We present a first preliminary molecular analysis of relationships among a sample of living members of the Gryllotalpidae, based on partial nucleotide sequence data of the 16S mitochondrial gene. Our analysis defines five groups that diverged from each other approximately 196 to 284 Mya in the Mesozoic era. This study supports the monophyly of the genus Scapteriscus and its placement in the subfamily Scapteriscinae, as well as the inclusion of the genus Triamescaptor in the subfamily Gryllotalpinae. The monophyly of the large genus Gryllotalpa is not supported, suggesting a revision of the genus is needed.
While the insect order Orthoptera is one of the oldest extant insect lineages (∼290 million years, Grimaldi & Engel 2005) and member taxa are often well known and common, putative relationships among the families based on morphological data have not gained consensus (see review in Gwynne 1995, Gorochov 1995, DeSutter-Grandcolas 2003). Molecular analyses are being added to the literature above the family level (e.g., Jost &, Shaw 2006, Panaram 2007, Fenn et al. 2008) to resolve this issue. Very few molecular sequences resolved to species level in the Gryllotalpidae have been deposited into GenBank (but see Kim et al 2005, Fenn et al 2008). A wealth of information on the Gryllotalpidae is now easily accessible through the Orthoptera Species File (Eades & Otte 2010), but within the family, only a preliminary analysis of the relationships among species based on morphological characters is available (Hill et al. 2002).
Representatives of the family Gryllotalpidae are distributed worldwide, other than in the polar regions (see distribution maps in Eades & Otte 2010). These molecrickets are distinguished by having mole-like fossorial forelimbs and the singing of sexual advertisement calls from specialized burrows that they construct in the soil (Bennet-Clark 1970, 1987; Daws et al 1996). The family is represented by 99 described species in one extinct and six extant genera in two subfamilies, as well as four extinct genera that have not been resolved to subfamily level (Eades & Otte 2010, see also review of extinct species in Perrichot et al. 2002).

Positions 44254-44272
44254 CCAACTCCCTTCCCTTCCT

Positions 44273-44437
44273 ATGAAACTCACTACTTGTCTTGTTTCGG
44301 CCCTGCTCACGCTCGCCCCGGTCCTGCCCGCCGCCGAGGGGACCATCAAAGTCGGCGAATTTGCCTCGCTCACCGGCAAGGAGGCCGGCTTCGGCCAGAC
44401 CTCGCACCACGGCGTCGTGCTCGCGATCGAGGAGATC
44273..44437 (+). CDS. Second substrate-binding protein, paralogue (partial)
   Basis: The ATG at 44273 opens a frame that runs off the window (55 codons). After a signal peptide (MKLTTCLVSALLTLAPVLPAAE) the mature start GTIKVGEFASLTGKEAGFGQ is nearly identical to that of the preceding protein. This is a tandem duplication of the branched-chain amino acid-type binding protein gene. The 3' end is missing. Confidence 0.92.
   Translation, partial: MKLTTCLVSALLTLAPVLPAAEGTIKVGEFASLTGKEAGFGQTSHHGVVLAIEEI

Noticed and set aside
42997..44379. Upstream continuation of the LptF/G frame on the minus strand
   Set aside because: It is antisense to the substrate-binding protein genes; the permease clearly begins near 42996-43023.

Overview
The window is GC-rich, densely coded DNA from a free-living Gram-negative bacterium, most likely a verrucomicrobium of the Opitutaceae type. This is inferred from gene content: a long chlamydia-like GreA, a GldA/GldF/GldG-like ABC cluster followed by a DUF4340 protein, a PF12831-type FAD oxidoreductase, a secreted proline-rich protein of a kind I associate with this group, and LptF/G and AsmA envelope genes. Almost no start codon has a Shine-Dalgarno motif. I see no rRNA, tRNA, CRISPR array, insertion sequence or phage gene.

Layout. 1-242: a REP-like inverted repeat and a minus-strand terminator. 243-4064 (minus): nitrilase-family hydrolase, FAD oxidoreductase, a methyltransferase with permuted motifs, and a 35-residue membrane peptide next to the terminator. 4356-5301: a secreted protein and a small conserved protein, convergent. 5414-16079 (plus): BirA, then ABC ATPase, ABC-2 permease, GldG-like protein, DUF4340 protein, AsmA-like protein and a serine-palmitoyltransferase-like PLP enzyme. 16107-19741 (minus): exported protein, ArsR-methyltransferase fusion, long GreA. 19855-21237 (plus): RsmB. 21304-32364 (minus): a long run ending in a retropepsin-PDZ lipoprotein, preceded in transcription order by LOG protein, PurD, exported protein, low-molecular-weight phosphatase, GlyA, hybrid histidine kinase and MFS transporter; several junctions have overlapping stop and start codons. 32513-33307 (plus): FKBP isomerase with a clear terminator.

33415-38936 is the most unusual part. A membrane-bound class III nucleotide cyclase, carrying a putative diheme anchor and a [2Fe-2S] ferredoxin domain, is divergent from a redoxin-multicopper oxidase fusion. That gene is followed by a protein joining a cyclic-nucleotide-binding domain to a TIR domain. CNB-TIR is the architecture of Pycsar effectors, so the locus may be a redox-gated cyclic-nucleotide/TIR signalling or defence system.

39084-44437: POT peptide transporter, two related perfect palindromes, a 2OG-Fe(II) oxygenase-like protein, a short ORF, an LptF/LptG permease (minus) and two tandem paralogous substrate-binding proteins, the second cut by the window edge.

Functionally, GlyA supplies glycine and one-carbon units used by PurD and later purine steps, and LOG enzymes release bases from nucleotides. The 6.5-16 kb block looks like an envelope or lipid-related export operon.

The genus Gryllotalpa is both the largest and the most widely distributed (63 extant species in North America, Europe, Asia, Africa and Australia), while representatives of the second largest genus (21 species), Scapteriscus, are found only in South America and as a single invasive species in North America. Neocurtilla (6 species, North and South America), Indioscaptor (4 species, Asia), Gryllotalpella (2 species, South America) and Triamescaptor (1 species, New Zealand) are much rarer (Eades & Otte 2010).
The two subfamilies are distinguished by the number of tibial dactyls, or claws, on the fossorial forelimb. Members of the Scapteriscinae have two dactyls and include the genera Scapteriscus and Indioscaptor, the latter separated from Scapteriscus in a recent revision (Nickle 2003). Members of the Gryllotalpinae (Gryllotalpa, Neocurtilla, and Gryllotalpella) have four dactyls. Triamescaptor, with three dactyls, has been grouped in the Scapteriscinae (Tindale 1928, Nickle 2003), but Eades and Otte (2010) include it with the Gryllotalpinae.